Hong Kong domestic workers left homeless after being fired for contracting Covid-19

Live-in domestic workers in Hong Kong have been left homeless after they were diagnosed with Covid-19 and their employers fired them or refused their return to the residence, support groups have said.

Many of the workers, who are mostly women from Indonesia and the Philippines, were also left without insurance to cover their medical bills.

Hong Kong is in the midst of its worst ever outbreak with the Omicron variant infecting thousands of people a day, overwhelming hospitals and government isolation facilities.

The problem is exacerbated by strict policies of mandatory isolation for patients and close contacts, with tens of thousands of people unable to find accommodation.

They have instead been told to isolate at home, but in the cases of dozen of domestic workers, their employers have refused to let them.

There are an estimated 390,000 domestic workers in Hong Kong, working six days a week, for a minimum HK$4630 (US$593) a month plus food and board. They are legally required to live with their employers and isolating anywhere else, other than government facilities or hospital, is illegal.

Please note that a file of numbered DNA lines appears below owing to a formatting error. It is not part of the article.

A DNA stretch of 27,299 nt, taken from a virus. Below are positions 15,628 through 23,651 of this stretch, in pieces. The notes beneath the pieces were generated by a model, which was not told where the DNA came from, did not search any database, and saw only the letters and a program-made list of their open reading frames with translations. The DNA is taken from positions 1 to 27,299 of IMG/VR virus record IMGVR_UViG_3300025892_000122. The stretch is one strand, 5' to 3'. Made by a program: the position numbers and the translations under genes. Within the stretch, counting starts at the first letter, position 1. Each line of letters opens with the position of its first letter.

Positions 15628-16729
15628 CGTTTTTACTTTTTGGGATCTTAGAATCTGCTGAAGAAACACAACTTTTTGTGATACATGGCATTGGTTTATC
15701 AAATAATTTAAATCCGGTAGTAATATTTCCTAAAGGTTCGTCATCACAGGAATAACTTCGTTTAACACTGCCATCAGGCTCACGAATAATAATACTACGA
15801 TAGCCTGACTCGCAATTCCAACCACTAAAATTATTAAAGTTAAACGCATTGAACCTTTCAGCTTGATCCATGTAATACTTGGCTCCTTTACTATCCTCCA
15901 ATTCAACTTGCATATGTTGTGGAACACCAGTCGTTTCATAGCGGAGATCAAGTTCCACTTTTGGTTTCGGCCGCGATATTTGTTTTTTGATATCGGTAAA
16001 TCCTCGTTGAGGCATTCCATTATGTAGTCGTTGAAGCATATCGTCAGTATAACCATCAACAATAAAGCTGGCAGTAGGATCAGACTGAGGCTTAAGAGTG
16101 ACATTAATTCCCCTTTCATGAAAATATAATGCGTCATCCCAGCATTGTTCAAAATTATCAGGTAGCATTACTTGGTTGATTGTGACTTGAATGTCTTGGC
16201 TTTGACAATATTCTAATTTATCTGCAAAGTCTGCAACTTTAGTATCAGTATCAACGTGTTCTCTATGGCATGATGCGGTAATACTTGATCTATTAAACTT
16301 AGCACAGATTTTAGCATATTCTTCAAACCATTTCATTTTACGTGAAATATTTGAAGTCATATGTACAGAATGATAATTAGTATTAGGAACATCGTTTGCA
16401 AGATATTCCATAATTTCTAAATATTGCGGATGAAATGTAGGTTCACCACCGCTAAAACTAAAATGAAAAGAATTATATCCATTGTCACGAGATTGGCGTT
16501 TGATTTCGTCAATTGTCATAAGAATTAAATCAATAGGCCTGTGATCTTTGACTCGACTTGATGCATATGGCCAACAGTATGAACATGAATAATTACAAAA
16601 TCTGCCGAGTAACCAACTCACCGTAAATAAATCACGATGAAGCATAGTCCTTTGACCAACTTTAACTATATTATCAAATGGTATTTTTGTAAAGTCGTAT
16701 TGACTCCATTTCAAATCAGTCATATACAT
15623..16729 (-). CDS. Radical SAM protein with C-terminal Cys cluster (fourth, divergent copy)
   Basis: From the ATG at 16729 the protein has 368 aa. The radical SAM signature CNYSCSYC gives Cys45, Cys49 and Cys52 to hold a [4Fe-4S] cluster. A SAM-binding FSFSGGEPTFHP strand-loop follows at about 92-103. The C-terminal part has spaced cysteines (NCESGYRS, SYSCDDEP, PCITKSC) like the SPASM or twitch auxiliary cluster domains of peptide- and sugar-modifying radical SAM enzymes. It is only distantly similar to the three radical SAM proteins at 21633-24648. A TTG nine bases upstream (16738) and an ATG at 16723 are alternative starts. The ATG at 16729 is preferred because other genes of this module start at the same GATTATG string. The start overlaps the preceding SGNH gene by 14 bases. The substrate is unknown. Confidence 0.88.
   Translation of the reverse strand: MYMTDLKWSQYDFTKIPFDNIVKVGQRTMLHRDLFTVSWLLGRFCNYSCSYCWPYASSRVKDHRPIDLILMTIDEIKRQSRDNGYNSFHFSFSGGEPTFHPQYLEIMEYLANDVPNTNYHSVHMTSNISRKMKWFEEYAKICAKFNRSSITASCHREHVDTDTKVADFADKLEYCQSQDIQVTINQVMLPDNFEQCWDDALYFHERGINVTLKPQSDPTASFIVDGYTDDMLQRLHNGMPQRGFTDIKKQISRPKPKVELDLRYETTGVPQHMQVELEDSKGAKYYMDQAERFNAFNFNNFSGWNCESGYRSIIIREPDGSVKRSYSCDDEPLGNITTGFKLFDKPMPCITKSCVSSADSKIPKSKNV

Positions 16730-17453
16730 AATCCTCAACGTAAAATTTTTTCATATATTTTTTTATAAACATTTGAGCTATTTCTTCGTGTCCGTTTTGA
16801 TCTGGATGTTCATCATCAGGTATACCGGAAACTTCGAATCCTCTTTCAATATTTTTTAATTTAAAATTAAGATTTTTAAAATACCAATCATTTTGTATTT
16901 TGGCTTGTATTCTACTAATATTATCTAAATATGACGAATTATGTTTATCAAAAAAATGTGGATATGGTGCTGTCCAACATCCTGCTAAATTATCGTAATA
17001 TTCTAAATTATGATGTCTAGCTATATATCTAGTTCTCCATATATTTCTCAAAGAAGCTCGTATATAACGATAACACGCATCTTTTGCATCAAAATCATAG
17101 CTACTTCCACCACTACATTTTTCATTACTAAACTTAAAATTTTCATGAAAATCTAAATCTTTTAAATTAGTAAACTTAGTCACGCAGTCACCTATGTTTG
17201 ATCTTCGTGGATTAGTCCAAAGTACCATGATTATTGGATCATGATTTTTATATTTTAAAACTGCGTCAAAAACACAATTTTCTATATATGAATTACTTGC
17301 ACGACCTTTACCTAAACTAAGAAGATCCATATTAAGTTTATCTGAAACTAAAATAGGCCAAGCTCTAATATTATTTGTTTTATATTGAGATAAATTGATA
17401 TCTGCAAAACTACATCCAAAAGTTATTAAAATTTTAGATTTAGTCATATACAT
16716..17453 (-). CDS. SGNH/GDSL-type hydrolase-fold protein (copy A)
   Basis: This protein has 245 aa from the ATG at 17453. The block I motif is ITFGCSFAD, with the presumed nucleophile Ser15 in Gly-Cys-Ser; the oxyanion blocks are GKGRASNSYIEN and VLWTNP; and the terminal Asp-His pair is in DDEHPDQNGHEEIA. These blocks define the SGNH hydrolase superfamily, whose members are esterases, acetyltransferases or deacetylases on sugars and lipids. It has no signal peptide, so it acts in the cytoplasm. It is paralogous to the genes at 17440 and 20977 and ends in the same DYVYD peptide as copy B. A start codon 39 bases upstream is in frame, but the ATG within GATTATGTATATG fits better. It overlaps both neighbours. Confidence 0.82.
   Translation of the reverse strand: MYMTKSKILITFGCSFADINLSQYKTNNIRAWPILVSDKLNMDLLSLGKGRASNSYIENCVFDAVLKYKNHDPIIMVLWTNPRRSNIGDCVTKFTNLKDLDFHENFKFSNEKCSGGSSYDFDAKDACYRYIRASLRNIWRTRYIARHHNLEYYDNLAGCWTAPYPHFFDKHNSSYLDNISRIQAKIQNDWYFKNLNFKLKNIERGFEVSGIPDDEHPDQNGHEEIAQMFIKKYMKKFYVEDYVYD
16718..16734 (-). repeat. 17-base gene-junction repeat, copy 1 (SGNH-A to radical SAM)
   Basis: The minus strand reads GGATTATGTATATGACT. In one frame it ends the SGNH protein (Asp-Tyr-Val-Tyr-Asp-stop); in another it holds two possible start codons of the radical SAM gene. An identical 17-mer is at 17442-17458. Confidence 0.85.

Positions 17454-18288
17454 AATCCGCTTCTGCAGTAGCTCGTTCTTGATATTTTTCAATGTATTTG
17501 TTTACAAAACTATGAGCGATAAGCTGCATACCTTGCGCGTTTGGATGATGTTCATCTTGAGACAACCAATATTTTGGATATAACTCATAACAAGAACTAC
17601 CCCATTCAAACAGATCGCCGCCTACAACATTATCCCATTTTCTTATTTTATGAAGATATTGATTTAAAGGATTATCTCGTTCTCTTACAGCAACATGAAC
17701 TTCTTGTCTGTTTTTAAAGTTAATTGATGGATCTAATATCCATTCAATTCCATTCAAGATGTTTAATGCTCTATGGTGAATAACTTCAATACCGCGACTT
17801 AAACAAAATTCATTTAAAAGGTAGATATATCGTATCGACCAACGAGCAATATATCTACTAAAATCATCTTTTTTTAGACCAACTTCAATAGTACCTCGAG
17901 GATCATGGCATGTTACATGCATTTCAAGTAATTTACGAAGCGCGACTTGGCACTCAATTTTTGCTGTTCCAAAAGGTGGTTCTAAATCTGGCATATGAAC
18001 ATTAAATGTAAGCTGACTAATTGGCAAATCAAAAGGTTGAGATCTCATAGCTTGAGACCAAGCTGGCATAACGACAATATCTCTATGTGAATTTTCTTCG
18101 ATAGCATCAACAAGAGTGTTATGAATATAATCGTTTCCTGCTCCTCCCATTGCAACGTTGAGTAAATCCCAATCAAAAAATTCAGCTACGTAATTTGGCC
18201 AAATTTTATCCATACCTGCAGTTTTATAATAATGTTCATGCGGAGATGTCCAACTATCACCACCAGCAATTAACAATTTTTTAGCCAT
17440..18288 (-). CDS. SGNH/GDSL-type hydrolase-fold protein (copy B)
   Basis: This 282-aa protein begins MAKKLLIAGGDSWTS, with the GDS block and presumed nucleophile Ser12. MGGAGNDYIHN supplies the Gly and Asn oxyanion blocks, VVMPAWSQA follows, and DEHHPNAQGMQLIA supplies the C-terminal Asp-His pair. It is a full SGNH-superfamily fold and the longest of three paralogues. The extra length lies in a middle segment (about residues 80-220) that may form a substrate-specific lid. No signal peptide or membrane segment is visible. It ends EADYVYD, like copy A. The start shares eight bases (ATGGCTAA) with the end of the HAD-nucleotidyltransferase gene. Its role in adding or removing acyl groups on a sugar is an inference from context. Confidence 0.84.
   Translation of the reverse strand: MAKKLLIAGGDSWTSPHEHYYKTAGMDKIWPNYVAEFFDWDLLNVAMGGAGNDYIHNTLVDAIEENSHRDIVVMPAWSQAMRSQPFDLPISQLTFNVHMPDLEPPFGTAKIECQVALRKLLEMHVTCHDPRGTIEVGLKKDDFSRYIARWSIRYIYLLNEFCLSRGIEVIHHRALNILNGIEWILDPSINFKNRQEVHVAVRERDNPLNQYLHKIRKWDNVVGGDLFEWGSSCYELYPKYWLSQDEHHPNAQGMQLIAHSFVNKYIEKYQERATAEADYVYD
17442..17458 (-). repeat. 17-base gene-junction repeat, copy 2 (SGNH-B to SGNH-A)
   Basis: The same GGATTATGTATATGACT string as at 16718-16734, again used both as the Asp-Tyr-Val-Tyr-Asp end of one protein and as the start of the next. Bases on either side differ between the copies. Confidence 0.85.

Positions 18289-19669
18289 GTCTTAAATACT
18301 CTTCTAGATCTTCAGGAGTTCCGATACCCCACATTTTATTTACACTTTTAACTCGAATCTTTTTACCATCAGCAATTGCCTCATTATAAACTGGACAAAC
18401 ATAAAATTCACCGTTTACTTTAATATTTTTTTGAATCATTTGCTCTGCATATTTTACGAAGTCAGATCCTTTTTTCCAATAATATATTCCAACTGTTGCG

Maria*, a domestic worker from the Philippines, tested positive on a rapid antigen test. She said her employer gave her three options – pay for her own stay in a quarantine hotel for two weeks, go to hospital and “tell them I am very sick”, or have her contract terminated.

“I went to hospital in the morning but there were so many patients I finished at 6 o’clock in the evening,” she said. “My employer told me I can’t come back to their house, because I was dangerous and I was afraid that I would transfer the virus.”

Stranded at midnight, Maria’s friends reached out to an NGO, HELP For Domestic Workers, who found her a place in a shelter. Other workers have been forced to sleep in parks, at overpasses, or outside hospitals.

HELP said they were assisting more than 100 workers left homeless, including at least a dozen who were fired or ordered not to return to the…

Read full story at the guardian.com

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